Using OpenMP

OpenMP (Open Multi-Processing) is a popular Application Programming Interface (API) for multi-threaded applications. It supports shared memory, multi-processing programming in C, C++, and Fortran on most platforms, instruction set architectures, and operating systems. The API includes compiler directives and constructs, runtime library routines, and environment variables for thread creation and management.

OpenMP is an explicit (i.e., not automatic) programming model offering the programmer full control over parallelization. Parallelization can be as simple as taking a serial program and inserting parallel compiler directives. OpenMP programs accomplish parallelism exclusively through the use of threads—the smallest unit of processing that can be scheduled by an operating system. Typically, the number of threads used matches the number of physical CPU cores, known as one-to-one mapping. However, the optimal number of threads depends on the specific application.

OpenMP uses the fork-join model of parallel execution:

  • FORK: The master thread creates a team of parallel threads with access to shared memory. The statements in the program that are enclosed in the parallel region are then executed in parallel among the team of threads.
  • JOIN: When the team of threads complete the statements in the parallel region, they synchronize and terminate, leaving only the master thread.

Compiling OpenMP programs

OpenMP programs are compatible with most compilers. The following table lists the compilers available on CARC HPC clusters and their corresponding compilation command and option for OpenMP programs:

Compiler familyModule nameLanguageCompilation command
GCCgccCgcc -fopenmp [...]
C++g++ -fopenmp [...]
Fortrangfortran -fopenmp [...]
LLVMllvmCclang -fopenmp [...]
C++clang++ -fopenmp [...]
AOCCaoccCclang -fopenmp [...]
C++clang++ -fopenmp [...]
Intelintel-oneapiCicx -qopenmp [...]
C++icpx -qopenmp [...]
Fortranifx -qopenmp [...]
NVHPCnvhpcCnvc -mp [...]
C++nvc++ -mp [...]
Fortrannvfortran -mp [...]

For example, to use the gcc compiler to compile a C program using OpenMP, enter in the following:

module purge
module load gcc/11.3.0
gcc -fopenmp omp_program.c -o omp_program

Offloading to GPUs

Parallel regions of programs can also be offloaded to GPUs using OpenMP via the target directive. However, the regions should have substantial parallelism and be structured well with little thread synchronization in order for there to be a noticable increase in the speed of executing your program.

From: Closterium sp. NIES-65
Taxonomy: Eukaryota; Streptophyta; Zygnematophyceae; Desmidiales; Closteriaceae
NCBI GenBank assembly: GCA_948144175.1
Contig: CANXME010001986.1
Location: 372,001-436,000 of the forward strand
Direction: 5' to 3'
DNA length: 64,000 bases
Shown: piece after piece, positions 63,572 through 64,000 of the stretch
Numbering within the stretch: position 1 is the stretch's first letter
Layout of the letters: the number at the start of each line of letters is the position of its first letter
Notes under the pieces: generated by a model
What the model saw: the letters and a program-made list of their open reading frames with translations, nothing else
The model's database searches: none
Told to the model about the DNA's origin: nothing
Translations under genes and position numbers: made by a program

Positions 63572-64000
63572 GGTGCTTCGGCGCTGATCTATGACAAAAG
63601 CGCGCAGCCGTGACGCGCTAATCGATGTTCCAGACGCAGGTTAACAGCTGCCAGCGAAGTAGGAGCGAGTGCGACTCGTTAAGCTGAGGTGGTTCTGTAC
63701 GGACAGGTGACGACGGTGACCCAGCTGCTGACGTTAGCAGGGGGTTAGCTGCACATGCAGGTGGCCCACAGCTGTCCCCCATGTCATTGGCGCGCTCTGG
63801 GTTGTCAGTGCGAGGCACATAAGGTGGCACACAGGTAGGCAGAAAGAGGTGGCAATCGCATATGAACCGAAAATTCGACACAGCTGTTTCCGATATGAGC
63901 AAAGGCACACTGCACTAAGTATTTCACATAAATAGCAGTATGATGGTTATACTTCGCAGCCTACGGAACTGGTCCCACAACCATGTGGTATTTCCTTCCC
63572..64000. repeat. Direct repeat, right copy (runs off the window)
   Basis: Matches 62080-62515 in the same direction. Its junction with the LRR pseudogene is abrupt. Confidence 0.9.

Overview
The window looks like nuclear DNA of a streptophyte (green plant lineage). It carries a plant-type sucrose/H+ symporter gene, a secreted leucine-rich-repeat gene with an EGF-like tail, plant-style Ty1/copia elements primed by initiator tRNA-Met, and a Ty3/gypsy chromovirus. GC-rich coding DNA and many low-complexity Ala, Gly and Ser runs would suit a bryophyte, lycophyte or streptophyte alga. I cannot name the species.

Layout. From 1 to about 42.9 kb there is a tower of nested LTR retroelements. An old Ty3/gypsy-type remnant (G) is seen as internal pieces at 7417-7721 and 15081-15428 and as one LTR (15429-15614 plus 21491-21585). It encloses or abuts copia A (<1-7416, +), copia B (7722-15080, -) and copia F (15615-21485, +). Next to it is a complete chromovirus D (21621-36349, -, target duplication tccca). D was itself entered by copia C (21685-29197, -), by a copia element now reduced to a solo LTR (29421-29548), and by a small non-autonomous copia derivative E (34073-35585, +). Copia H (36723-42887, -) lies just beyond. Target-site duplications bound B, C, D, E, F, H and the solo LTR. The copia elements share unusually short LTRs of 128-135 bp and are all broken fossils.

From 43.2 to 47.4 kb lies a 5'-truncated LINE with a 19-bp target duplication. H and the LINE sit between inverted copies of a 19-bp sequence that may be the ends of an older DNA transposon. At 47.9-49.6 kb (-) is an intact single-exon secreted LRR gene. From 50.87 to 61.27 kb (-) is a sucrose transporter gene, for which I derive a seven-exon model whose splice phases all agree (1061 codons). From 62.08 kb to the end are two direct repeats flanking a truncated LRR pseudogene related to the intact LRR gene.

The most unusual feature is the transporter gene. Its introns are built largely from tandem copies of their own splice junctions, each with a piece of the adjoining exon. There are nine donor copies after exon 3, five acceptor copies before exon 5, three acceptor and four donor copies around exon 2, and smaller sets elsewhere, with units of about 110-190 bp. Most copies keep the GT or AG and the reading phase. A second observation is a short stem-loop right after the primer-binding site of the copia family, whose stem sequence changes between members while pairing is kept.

Offloading to GPUs also requires additional compiler flags. For example, using the nvc compiler for a C program using OpenMP:

module purge
module load nvhpc/22.11
nvc -mp=gpu -gpu=cc70 omp_program.c -o omp_program

In this example the target is a V100 GPU (e.g., cc70).

Consult specific compiler documentation for more information on offloading to GPUs.

Running OpenMP programs

Once the program has been compiled, the next step to running OpenMP programs is to set the OMP_NUM_THREADS environment variable indicating the number of threads to use. Typically, this should be set to match the number of CPU cores that you have requested for your Slurm job.

A Slurm job script is a special type of Bash shell script that the Slurm job scheduler recognizes as a job. For a job launching OpenMP parallel programs, a Slurm job script should look similar to the following:


#SBATCH --account=<project_id>
#SBATCH --partition=main
#SBATCH --nodes=1
#SBATCH --ntasks=1
#SBATCH --cpus-per-task=16
#SBATCH --mem=32G
#SBATCH --time=1:00:00

module purge
module load gcc/11.3.0

ulimit -s unlimited



Each line is described below:

Command or Slurm argumentMeaning
#!/bin/bashUse Bash to execute this script
#SBATCHSyntax that allows Slurm to read your requests (ignored by Bash)
--account=<project_id>Charge compute resources to <project_id>; enter myaccount to view your available project IDs
--partition=mainSubmit job to the main partition
--nodes=1Use 1 compute node
--ntasks=1Run 1 task (e.g., running an OpenMP program)
--cpus-per-task=16Reserve 16 CPUs for your exclusive use
--mem=32GReserve 32 GB of memory for your exclusive use
--time=1:00:00Reserve resources described for 1 hour
module purgeClear environment modules
module load gcc/11.3.0Load the gcc compiler environment module
ulimit -s unlimitedSet the limit of user stack size to unlimited
export OMP_NUM_THREADS=$SLURM_CPUS_PER_TASKSet the number of threads to parallelize over. This uses the Slurm-provided environment variable SLURM_CPUS_PER_TASK for the number of threads. The number of threads should generally be equal to the requested --cpus-per-task option in your job script and not exceed the number of CPU cores on a compute node
./omp_programRun your OpenMP program

Thread affinity

OpenMP includes thread affinity options that allow binding threads to specific places on a compute node. This may improve the performance of your program, though the optimal values to use depend on your specific application.

Use the environment variables OMP_PLACES and OMP_PROC_BIND to set thread affinity at runtime. The following values are a good starting point:

export OMP_PLACES=cores
export OMP_PROC_BIND=spread

We recommend experimenting and benchmarking to find the optimal binding strategy for your application. Consult the OpenMP documentation for more information on thread affinity and the available options.

Additional resources

If you have questions about or need help with OpenMP or parallel programming, please submit a help ticket and we will assist you.

For hybrid MPI/OpenMP programs, see our MPI guide.

OpenMP website
LLNL OpenMP Tutorial
OpenMP code examples

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